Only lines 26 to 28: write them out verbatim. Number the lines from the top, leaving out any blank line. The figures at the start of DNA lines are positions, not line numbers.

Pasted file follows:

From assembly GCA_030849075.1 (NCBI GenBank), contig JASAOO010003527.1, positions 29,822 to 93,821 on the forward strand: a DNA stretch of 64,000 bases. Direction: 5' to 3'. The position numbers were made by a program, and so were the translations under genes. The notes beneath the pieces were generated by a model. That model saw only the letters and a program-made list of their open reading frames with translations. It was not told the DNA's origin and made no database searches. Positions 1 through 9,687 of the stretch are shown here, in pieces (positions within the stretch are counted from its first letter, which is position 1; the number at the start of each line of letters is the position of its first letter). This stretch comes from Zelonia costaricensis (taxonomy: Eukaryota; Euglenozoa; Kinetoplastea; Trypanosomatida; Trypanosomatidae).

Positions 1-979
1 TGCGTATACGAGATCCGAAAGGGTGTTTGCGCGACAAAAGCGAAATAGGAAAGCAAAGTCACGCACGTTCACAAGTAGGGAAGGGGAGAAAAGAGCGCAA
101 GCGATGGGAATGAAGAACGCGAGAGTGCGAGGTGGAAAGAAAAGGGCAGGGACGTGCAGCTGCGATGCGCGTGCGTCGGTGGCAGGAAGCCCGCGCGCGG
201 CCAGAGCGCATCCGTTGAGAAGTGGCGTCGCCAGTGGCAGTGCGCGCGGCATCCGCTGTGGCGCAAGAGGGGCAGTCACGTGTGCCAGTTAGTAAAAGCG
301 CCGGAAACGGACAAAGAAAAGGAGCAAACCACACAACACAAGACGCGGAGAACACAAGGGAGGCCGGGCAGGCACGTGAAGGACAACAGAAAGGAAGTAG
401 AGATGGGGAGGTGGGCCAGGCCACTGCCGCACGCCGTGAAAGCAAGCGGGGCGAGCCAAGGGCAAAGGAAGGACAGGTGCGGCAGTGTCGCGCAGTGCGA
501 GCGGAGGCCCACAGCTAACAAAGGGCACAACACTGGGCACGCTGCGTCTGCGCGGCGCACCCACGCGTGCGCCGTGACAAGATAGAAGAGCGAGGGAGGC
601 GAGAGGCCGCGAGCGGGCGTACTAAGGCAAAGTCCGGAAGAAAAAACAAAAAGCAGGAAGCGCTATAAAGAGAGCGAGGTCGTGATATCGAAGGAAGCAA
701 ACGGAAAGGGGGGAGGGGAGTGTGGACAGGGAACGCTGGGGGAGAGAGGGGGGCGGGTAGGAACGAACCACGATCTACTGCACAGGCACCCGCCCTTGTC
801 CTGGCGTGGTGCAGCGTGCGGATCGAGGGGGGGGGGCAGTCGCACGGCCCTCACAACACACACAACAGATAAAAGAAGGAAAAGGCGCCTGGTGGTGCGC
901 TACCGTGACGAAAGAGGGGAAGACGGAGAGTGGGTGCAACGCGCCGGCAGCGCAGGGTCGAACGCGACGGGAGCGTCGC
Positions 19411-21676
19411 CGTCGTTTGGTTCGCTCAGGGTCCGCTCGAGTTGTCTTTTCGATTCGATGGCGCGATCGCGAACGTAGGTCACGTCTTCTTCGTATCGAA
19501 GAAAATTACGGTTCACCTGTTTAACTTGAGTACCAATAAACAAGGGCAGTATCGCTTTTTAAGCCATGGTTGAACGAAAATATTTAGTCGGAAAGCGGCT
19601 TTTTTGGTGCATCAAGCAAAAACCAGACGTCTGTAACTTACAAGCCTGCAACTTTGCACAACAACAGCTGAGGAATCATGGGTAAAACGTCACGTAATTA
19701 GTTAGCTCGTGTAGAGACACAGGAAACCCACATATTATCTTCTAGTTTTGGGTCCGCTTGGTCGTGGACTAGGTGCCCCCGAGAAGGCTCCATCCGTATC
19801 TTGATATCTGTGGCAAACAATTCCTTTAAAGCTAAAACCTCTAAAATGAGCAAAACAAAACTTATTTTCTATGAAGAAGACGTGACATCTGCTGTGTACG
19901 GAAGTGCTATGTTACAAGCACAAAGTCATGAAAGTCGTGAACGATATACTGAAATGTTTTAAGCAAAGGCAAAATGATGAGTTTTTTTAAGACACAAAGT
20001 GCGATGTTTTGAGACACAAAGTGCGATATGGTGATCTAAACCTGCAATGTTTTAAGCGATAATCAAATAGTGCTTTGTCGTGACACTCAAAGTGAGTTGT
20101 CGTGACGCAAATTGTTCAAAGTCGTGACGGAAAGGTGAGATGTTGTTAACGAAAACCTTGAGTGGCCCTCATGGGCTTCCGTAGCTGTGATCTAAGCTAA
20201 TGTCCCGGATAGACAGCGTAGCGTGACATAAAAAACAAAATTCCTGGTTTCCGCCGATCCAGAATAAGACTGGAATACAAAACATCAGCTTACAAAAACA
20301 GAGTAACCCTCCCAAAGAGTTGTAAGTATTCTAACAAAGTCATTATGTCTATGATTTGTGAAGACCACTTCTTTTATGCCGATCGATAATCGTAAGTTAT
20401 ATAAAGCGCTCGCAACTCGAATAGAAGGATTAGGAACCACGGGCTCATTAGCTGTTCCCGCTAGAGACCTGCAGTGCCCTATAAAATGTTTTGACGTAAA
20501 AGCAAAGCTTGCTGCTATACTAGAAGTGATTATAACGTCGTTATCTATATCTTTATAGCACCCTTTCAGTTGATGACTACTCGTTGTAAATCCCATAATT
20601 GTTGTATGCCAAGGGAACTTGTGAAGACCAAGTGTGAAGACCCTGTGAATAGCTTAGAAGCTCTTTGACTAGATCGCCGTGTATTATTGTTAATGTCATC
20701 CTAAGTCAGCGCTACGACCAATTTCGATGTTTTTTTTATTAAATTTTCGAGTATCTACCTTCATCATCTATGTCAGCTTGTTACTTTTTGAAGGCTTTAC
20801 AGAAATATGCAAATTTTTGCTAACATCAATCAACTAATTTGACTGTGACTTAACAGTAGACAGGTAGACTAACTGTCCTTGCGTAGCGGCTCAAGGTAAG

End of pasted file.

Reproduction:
20601 GTTGTATGCCAAGGGAACTTGTGAAGACCAAGTGTGAAGACCCTGTGAATAGCTTAGAAGCTCTTTGACTAGATCGCCGTGTATTATTGTTAATGTCATC
20701 CTAAGTCAGCGCTACGACCAATTTCGATGTTTTTTTTATTAAATTTTCGAGTATCTACCTTCATCATCTATGTCAGCTTGTTACTTTTTGAAGGCTTTAC
20801 AGAAATATGCAAATTTTTGCTAACATCAATCAACTAATTTGACTGTGACTTAACAGTAGACAGGTAGACTAACTGTCCTTGCGTAGCGGCTCAAGGTAAG